Cover page Plant Diversity, Sustainable Rural Livelihoods and the HIV/AIDS Crisis ISBN/DATE



Authors: Josep A. Garí

A joint publication of UNDP and FAO



A large proportion of the estimated 1,500 million small fanners in the South face food insecurity, live in marginal environments and are highly vulnerable to the impact of HIV/ AIDS. The responses of the agricultural sector are often conceived of outside the community context and neglect the local resource base, both natural and cultural. However, increased attention should be given to the potential of local plant diversity (agro-biodiversity) for marginalized rural communities to combat malnutrition, agricultural constraints and the HIV/AIDS crisis as well as to enhance sustainable livelihoods.
This paper outlines an agro-biodiversity strategy with the following components: traditional, neglected and under-utilized crops; agricultural diversification; home gardens; wild food plants; medicinal plants; and community seed systems. The mobilization and improvement of these resources would be instrumental in expanding the options and means of small fanners to enhance their agricultural and livelihood systems. Plant resources are locally available, affordable, easy to deploy, versatile and remarkably connected to the ecological and cultural realities of small farmers. They are essential to devise agro-ecological practices that can improve natural resource management, household nutrition and the engagement of fanners in agricultural innovation. This approach is also responsive to the most pressing needs of HIV/AIDS affected and other vulnerable households, in particular those with a shortage of productive resources (such as labor, cash, seed or fertile land).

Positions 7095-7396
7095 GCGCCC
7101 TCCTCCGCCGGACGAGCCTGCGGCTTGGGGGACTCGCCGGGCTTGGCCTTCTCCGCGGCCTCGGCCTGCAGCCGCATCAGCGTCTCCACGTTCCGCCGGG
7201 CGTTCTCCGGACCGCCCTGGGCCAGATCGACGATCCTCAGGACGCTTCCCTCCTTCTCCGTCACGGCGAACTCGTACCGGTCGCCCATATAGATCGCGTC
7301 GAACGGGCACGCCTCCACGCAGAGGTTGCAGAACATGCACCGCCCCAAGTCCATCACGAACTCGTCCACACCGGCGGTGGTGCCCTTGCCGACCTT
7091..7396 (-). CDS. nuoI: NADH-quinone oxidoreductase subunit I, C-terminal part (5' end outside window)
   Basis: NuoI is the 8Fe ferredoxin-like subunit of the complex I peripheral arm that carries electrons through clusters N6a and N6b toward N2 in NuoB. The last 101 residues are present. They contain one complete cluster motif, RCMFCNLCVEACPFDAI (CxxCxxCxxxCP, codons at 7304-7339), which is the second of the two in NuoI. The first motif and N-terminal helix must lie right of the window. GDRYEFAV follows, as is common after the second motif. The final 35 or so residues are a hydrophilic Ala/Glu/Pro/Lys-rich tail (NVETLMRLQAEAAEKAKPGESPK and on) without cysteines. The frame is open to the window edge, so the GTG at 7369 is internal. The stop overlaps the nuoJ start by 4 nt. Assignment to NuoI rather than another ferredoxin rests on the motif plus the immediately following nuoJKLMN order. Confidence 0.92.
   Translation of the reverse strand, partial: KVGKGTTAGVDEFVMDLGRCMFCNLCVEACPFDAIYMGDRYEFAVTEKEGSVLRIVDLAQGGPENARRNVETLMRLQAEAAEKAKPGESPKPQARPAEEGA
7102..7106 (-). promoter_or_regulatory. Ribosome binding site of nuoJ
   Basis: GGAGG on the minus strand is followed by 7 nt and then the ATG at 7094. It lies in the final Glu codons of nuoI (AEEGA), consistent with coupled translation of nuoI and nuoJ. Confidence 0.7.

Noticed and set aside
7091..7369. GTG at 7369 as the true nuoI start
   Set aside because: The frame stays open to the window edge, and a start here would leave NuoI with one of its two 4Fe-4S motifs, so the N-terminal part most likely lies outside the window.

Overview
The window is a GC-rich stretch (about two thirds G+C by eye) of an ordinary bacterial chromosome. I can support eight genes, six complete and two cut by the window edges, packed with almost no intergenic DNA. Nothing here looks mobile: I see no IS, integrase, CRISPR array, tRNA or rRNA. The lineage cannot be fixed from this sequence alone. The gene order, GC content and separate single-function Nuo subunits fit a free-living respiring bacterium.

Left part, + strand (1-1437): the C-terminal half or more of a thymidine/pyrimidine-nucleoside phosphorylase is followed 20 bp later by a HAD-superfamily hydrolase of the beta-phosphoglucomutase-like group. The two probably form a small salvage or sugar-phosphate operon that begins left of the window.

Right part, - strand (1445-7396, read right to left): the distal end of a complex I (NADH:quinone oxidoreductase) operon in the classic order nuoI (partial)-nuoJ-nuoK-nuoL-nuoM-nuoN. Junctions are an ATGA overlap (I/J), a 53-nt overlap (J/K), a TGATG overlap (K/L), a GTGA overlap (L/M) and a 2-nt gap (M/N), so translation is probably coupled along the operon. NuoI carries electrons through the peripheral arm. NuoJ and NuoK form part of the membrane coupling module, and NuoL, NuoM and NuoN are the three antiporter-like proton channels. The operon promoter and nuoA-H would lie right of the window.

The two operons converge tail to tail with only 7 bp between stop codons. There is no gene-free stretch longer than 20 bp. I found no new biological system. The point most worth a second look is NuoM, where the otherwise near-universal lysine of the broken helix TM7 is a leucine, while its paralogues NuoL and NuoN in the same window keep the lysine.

The proposed agro-biodiversity strategy is particularly relevant in the context of the agricultural sector's response to the HIV/AIDS crisis. In rural communities, the improved use of plant resources can contribute to the prevention of HIV (through reducing the livelihood vulnerabilities that often spread HIV/AIDS), the care of people living with HIV/AIDS (through improved nutrition and the use of medicinal plants) and the mitigation of the impact of HIV/AIDS on development (through supporting agricultural practices that help rural people to cope with the impacts of the pandemic on labor, household economies and the social fabric). The proposed agro-biodiversity strategy is also useful to enhance the capacities of impoverished rural communities to confront and address their complex food, environmental and development crisis.
One of the principal strengths of the proposed agro-biodiversity strategy is that it does not rely on anything new and is readily implementable. Its raw materials are the established knowledge and resources of those it is intended to serve. The aim is to propose a reorientation of rural development strategies towards optimizing the use of locally available skills and resources. This can have a significant impact on the food security, health and livelihoods of rural communities and can assist in mitigating the impacts of crises such as the HIV/AIDS pandemic. This approach would boost agricultural development in ways that are ecologically and socially sound and, at the same time, more practical and promising in terms of their chances for success.

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June 2004